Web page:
Lipton takes the plunge

Published 8:21 pm Wednesday, September 23, 2009

Whatever position one might have on the global warming debate, a few things are clear: There is only one Earth, we are stuck here, and we have a huge impact on our own environment. Given those facts, it behooves mankind to limit the damage he does to his home.

America’s culture of disposability is sadly apparent on a drive along nearly any road, where the detritus of modern life litters ditches, embankments and woods. We have fallen hard and fast since Henry David Thoreau wrote of the idyllic Walden Pond. Today’s Walden Ponds are becoming few and far between as development encroaches on more and more areas that were formerly wilderness. And arriving at some isolated place, today’s philosopher in search of pastoral beauty is likely to find that plastic shopping bags and fast-food wrappers have become part of the landscape.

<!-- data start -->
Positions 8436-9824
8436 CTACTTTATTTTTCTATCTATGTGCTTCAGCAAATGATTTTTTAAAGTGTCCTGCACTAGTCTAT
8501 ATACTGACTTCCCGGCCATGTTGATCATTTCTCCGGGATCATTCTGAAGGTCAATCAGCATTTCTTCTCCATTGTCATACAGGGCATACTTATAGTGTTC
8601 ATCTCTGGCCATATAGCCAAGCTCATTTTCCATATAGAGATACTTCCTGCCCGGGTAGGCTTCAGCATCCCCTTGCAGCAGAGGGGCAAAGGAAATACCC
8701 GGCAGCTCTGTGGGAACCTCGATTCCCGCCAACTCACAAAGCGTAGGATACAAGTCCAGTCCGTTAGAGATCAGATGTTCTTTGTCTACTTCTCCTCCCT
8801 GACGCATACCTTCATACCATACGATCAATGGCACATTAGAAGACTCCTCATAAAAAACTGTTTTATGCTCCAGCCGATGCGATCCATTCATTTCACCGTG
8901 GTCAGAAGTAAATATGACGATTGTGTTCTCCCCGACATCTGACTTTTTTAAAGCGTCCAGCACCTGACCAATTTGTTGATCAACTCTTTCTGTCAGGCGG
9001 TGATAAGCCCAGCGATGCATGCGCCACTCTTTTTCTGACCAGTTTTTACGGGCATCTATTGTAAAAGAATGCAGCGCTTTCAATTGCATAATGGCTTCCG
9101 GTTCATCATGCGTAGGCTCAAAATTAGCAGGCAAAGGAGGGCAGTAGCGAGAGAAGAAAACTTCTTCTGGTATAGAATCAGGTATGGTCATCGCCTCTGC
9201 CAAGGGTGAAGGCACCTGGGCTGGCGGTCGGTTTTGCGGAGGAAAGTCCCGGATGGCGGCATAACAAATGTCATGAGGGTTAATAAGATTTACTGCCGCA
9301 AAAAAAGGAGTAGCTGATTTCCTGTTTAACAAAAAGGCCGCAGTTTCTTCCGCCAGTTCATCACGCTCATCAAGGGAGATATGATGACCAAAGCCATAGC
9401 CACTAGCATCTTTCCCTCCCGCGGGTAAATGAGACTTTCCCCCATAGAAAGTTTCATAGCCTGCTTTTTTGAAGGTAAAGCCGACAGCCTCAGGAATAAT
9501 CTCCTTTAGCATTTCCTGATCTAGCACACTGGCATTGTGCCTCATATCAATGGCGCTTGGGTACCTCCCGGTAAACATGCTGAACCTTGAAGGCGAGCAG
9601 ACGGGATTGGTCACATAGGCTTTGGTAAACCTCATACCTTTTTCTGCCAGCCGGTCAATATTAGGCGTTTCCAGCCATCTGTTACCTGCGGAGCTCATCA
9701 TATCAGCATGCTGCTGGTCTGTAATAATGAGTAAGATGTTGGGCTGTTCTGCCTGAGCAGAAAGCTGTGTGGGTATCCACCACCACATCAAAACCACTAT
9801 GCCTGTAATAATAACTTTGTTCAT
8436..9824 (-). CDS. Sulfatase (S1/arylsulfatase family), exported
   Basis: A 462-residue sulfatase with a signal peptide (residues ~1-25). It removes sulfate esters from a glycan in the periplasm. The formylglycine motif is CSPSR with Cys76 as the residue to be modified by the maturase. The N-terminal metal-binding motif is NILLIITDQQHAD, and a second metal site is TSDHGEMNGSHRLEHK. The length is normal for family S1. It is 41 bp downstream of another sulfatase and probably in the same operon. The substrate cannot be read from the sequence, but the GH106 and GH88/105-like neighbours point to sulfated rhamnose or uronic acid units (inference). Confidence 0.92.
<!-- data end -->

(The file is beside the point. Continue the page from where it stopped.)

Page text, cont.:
The fact that so many folks have such a hard time getting their trash into a garbage can is a sad testament to the laziness and self-centeredness that are so prevalent in American culture today.

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That’s one reason why it’s so refreshing to see a major corporation and its employees take a stand to protect the environment and to do so without laws or regulations that force their sensitivity. Unilever’s Lipton Tea plant in Suffolk has set the bar high for corporate environmental responsibility with its new ‘zero landfill site” policy, under which employees and the company have pledged to dispose of all of their waste in ways that will keep it out of the landfill — and not by leaving it on the sides of the roads, like so many other litterbugs.

The Lipton plant is composting some of its waste, recycling what it can and sending the rest to a waste-to-energy plant in Portsmouth, where it can be burned to create electricity. The idea is to remove the burden that the plant puts on area landfills, thereby extending the lives of those landfills and postponing the need for others to be developed.

Employees and company officials have every right to be proud of the initiative and of the stewardship example they have set. Imagine what a wonderful world it could be if Lipton’s example turned into a trend.